Friday, July 8, 2011


 What I Remember of the World War
Eugene Halverson

In 2005 my Daughter, Diane asked me, what I remembered about World War ll.  The next thing I knew, I was standing in front of her 6th Grade kids in West Clinton Elementary. 

I told them I was their age when the war began and I was in the 6th grade and caring less what was happened a world away.  This was before there was such a thing as a Television.  We didn’t even have running water in our house.  All I knew came from a little radio.  Mother and I listened every day to the invasion of Finland, praying for our relatives there.  It was a terrible war where a few thousand determined Finns stopped the invasion of two million Russian soldiers.   Soon all of Europe was invaded and occupied except England.  In 1941 Japan bombed Pearl Harbor sinking our ships and killing and wounding thousands of Americans.  War was declared against both Germany and Japan.  Did you know that one hundred million people were killed in it.

Leaving School to join the Navy
Many boys in the 8th, 9th, 10th, 11th  and 12th   grades just left school.  Like my friend Max, who left in the eight grade becoming a sailor at age 13, he was 15 his first ship got sunk. He got a medal of honor for saving his Captains life and kicked out of the Navy when they found out how old he was.  Then joined the Merchant Marines and got sunk and lived on a deserted island for awhile.  There were 16 boys from my home town who were killed.    

Enough, lets go back when I was in the sixth grade.  My mother was called to serve in the “Civilian Defense”.   She learned about bombs, and where to go.    We were to run to the Copperfield Tunnel go to and it was stocked with food. There bombs that went boom and bombs that just burned the Phosphorous that seem to burn forever.  We were taught how to spray this kind of a bomb. 

Can you imagine going to a store and there was hardy anything there.  And if you did not have a ration book you could not buy things like sugar, butter, cheese, eggs, milk, tea, chocolate, sugar, coffee.  Sometimes there any meats to buy.  Anyone want to eat a horse?  What about no candy bars, paper, pencils, and erasers.  Clothes and shoes.  I remember just how valuable sugar, meat  and gasoline was and how people were selling or trading these coupons.  A neighbor brought us a deer so we hung it in a mine in back of my house. There were no refrigerators or freezers in those days.  As the deer aged a green mold would cover the meat, we would just cut the mold off and eat it. 

They quit building automobiles and even with a coupon the shortages of gasoline and tires kept you home.  After the war I bought a 1931 Chevy that had not been driven for five years.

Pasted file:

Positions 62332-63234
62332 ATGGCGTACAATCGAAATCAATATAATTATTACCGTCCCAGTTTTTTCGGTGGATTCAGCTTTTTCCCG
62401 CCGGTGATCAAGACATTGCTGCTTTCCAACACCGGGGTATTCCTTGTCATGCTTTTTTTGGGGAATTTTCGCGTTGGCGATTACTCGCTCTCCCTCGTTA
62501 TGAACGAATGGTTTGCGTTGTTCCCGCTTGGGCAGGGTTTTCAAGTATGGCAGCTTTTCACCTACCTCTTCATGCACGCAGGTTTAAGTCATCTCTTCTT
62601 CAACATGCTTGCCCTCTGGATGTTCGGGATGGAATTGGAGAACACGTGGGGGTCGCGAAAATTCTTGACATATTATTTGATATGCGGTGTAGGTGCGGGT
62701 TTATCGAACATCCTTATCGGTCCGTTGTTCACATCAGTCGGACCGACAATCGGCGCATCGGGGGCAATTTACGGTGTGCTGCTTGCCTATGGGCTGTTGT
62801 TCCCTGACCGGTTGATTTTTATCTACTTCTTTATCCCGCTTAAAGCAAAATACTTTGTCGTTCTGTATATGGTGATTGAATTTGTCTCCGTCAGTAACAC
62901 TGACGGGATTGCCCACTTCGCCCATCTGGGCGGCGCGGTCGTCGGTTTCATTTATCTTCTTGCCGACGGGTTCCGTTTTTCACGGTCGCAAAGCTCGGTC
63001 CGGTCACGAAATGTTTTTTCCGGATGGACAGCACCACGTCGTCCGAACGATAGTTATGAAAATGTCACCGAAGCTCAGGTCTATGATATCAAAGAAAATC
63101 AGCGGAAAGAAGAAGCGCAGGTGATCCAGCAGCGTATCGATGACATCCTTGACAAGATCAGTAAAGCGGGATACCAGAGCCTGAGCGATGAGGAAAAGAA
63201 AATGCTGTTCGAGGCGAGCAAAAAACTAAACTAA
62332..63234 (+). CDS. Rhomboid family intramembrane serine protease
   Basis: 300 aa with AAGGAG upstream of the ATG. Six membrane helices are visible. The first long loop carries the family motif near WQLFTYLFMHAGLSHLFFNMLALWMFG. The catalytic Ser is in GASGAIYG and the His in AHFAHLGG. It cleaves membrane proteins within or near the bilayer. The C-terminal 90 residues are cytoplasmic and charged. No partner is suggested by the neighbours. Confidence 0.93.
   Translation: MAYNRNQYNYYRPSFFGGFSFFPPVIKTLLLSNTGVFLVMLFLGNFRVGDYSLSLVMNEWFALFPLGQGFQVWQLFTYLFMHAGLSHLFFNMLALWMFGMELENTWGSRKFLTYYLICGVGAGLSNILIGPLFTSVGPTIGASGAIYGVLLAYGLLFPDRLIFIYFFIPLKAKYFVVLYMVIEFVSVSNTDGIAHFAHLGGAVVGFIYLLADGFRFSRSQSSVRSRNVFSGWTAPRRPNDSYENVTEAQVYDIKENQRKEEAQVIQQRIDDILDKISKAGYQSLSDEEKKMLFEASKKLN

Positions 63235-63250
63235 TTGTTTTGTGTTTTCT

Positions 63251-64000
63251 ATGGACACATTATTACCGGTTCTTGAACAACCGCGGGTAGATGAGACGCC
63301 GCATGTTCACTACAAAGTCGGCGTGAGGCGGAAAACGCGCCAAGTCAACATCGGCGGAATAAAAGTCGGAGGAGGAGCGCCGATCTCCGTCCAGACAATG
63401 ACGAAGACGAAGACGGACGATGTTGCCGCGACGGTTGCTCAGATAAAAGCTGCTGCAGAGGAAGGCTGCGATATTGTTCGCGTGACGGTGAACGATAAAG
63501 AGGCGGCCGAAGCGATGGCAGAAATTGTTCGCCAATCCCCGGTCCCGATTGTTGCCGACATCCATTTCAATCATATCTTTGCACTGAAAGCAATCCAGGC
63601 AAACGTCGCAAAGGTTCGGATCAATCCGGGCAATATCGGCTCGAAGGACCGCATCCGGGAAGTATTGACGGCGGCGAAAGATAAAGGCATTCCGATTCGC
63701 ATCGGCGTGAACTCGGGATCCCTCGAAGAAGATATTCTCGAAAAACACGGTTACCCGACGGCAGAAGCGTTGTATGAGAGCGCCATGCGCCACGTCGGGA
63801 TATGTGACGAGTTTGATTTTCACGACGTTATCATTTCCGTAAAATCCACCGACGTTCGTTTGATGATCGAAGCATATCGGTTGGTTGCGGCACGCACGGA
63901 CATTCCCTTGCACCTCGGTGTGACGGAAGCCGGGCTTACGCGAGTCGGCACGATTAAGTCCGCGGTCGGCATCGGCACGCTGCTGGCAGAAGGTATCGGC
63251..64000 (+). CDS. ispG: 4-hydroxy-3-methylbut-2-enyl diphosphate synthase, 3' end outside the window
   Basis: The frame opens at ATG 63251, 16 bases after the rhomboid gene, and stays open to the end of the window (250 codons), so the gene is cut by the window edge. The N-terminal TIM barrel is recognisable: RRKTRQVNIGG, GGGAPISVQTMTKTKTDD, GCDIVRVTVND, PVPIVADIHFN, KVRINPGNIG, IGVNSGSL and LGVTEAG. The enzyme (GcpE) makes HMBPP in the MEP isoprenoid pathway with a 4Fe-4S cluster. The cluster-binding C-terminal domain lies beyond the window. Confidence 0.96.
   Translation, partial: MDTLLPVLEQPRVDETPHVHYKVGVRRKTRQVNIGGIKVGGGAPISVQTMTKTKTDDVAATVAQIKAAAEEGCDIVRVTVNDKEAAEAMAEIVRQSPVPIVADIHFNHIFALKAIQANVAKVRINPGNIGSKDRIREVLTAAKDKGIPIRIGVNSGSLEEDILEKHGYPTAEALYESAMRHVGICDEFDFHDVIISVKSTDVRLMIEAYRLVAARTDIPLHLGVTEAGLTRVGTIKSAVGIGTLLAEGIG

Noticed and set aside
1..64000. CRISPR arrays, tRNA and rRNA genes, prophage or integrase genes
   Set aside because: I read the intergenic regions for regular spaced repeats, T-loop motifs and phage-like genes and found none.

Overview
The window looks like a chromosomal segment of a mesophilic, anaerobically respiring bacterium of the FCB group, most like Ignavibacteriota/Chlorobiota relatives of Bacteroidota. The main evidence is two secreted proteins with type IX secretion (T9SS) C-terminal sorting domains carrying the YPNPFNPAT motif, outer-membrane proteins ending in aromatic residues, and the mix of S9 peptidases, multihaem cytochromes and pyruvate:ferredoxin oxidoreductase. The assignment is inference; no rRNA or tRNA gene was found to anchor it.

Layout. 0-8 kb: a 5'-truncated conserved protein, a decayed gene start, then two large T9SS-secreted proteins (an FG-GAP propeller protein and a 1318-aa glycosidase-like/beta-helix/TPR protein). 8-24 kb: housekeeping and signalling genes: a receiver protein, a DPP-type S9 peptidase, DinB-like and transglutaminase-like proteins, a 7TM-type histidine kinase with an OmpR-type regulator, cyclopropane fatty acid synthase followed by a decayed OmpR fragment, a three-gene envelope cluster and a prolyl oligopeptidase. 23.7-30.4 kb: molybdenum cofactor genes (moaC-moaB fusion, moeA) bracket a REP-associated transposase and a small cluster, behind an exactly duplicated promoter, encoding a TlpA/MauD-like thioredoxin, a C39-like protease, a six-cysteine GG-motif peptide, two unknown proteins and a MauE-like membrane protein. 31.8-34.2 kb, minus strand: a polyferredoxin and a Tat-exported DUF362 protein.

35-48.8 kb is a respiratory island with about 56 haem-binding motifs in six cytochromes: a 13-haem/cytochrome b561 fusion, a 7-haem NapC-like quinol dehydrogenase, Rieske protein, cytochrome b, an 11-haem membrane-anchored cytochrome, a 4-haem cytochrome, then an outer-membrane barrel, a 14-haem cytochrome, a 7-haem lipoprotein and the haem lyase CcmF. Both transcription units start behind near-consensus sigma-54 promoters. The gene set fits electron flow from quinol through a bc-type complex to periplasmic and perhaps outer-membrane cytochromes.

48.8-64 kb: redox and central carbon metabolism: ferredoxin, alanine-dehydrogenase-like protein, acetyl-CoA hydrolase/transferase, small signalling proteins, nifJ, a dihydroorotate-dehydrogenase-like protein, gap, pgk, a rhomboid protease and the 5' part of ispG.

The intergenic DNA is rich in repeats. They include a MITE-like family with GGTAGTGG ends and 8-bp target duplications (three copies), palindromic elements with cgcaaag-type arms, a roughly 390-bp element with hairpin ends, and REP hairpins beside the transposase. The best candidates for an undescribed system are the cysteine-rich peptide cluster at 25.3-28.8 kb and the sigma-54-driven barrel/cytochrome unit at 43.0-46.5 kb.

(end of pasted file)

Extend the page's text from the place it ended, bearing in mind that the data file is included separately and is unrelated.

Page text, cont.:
As a boy scout I was out gathering all kinds of metal and paper to help the war effort.

Of course I had to tell them that I went to war but not in the World War.  We fought World War 2 to protect ourselves and save the world.  All the rest of the wars have been caused by fear and greed, to make rich men rich.  The Korean War was a stupid war.  We killed four million people, that’s more than all the people in Utah.  I lived in a tent in a rice growing village and I loved the people but hated the leaders we gave them.

Question and Answers
It seemed like the whole class had their hands up asking questions and it was fun and I was able to answer all their questions.  The bell rang and we parted

Letters of thanks
Most all the letters were glad to learn about the old days and what it was like when we were at war.  All the letters said, thank you.
Slavic said, “My grandpa was in a concentration camp and ran away, but he never really told me anything about it, so I was happy when you came. 
Keith, Amber and Kelsea were very interested in the rationing coupons.
Stina told me about his grandpa who was a Marine and he told me what war was like.
Shaylee was especially interested in what we ate.  She could not believe I ate meat that was covered with all that green stuff and liked it. 
Suzana said,  “Made me feel how lucky was to live now and not in the old days. 
Hailee asked,  “How can you remember things that happen so many years ago?  I can’t even remember what happened last week. She also said grandpa’s ship left Pearl Harbor on day before the war started and did not get killed.
Sharlena was sorry I lost my front teeth.
Michael and Suzana were sad to hear about my friends who were killed and was glad I did not die. 
Nicole and Umma were very interested in my life as a kid, and what we did in those days.
Heather could not understand how we could live without a TV.
Matthew said he learned about the 100 million people that were killed.

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